B/R's 2019-20 Men's College Basketball Awards
The final buzzer has sounded on the 2019-20 regular season, and the college basketball world is quickly shifting its attention to the madness that March indeed brings.
Before getting completely immersed in that excitement, however, B/R is looking back at the regular season on the men's side of the sport. The awards highlight our national player, coach and freshman of the year, among others.
Yes, a national championship is always the ultimate goal. But that championship-or-bust mentality should not overshadow the excellence of these players for 30-plus games.
Bleacher Report's national writers, Kerry Miller and David Kenyon, selected the winners of this season's awards.
Player of the Year: Luka Garza, Iowa
Dayton star Obi Toppin fully deserves his place in the conversation, but Luka Garza has emerged as the clear choice. His blend of elite production and versatility on offense is spectacular.
"He's constantly on the move, creating action, using screens, ball-screening, picking and popping, floating to the three," Indiana coach Archie Miller said, per Dave Eickholt of Hawkeye Insider. "He catches the ball 12 feet off the lane as much as he does in the lane and he just shoots over the top of you."
And since the Hawkeyes lost Jordan Bohannon to a season-ending hip injury in December, they've needed every bit of Garza's contributions. He's amassed 23.9 points, 9.8 rebounds and 1.8 blocks per game, hitting 35.8 percent of his threes.
Freshman of the Year: Vernon Carey Jr., Duke
Whether his style will translate to a leading role in the NBA is a reasonable question, but Vernon Carey Jr.'s production and value at the college level are undeniable.
The 6'10" center has contributed 17.8 points, 8.8 rebounds and 1.6 blocks per game, all of which lead the Blue Devils this season. According to Sports Reference, he's only the 10th freshman since 1992-93 to record such averages.
It's all the more impressive when you consider Carey is averaging only 24.9 minutes per game.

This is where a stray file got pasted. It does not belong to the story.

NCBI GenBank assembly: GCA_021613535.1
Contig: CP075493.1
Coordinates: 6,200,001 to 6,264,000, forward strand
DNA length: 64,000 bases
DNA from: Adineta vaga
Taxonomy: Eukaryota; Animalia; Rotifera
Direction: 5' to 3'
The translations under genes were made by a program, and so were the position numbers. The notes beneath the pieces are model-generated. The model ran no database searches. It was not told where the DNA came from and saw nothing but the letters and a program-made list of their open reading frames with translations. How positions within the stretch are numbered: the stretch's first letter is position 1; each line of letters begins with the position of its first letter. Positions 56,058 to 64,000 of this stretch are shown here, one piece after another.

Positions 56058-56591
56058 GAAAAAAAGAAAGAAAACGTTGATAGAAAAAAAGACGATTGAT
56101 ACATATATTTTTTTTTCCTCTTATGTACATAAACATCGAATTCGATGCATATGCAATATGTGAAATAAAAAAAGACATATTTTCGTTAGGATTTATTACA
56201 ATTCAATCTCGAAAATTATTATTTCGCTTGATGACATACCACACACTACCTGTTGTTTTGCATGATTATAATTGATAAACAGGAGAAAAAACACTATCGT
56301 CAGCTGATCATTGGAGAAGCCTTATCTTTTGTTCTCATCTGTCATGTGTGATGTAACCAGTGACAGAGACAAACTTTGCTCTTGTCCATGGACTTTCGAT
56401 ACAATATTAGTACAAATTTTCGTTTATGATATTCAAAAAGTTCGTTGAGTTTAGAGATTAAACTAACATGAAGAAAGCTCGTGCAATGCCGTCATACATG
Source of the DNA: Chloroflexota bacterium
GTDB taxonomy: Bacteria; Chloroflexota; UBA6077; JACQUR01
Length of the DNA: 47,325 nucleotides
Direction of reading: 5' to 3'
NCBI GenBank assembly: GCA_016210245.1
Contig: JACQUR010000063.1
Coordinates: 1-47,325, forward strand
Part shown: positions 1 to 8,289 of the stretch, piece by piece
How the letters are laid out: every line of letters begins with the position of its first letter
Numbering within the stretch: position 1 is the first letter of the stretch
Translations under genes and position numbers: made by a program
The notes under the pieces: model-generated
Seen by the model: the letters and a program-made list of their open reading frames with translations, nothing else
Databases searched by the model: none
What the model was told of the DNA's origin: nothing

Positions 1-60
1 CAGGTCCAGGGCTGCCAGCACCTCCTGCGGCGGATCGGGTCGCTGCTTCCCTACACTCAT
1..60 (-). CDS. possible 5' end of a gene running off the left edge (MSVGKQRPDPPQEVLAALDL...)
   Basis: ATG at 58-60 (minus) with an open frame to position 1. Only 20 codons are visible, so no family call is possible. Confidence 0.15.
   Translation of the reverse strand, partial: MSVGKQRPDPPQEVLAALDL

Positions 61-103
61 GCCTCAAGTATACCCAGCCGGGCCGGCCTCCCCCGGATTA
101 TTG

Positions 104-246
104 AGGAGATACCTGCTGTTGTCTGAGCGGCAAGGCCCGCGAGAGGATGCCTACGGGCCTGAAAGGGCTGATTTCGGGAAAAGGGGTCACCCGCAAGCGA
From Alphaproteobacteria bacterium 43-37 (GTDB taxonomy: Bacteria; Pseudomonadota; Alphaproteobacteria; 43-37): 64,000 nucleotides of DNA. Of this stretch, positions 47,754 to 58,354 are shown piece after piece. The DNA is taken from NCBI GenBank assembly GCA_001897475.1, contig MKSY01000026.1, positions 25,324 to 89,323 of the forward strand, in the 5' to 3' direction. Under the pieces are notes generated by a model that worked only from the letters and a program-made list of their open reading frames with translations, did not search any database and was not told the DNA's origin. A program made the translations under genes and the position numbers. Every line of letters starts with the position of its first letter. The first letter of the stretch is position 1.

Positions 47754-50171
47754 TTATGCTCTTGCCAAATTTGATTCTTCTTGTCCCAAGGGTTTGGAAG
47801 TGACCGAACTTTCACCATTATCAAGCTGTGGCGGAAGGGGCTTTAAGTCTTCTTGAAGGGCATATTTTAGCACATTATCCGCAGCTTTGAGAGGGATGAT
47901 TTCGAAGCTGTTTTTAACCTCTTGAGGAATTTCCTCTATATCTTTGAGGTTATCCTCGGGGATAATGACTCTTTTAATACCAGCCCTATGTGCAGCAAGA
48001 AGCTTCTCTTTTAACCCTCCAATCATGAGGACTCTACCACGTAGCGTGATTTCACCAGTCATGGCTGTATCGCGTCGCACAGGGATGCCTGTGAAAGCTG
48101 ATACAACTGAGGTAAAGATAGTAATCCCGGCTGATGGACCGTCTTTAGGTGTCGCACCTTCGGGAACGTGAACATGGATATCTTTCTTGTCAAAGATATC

"He's really, really a gifted player," North Carolina coach Roy Williams said of Carey, per WRAL.
Coach of the Year: Scott Drew, Baylor
Good coaches have a reliable and proven system. When players best fit a different style, however, great coaches adapt.
Throughout his Baylor tenure, Scott Drew has mixed in plenty of zone defense. But in 2019-20, the Bears have basically scrapped it and focused on man-to-man. The result—the nation's No. 4 defense, per KenPom.com—speaks for itself.
Most impressively, the team has accomplished this without many contributions from expected star Tristan Clark. The shot-blocking center has struggled in his return from a left knee injury.
Baylor finished the regular season 15-3 in the Big 12, smashing its previous high of 12 conference wins. Overall, the Bears are 26-4 and likely bound for a No. 1 seed in the NCAA tourney.
Transfer of the Year: Malachi Flynn, San Diego State
Largely thanks to Malachi Flynn, San Diego State cruised to a Mountain West regular-season title.
Last year, he watched from the sideline after transferring from Washington State. This year, he merely won both Player of the Year and Defensive Player of the Year honors in the Mountain West to put San Diego State in the discussion for a No. 1 seed in the Big Dance.
Flynn will enter March Madness with 17.6 points, 5.1 assists and 1.8 steals per game and a 37.3 three-point clip. He leads the nation with 7.4 win shares.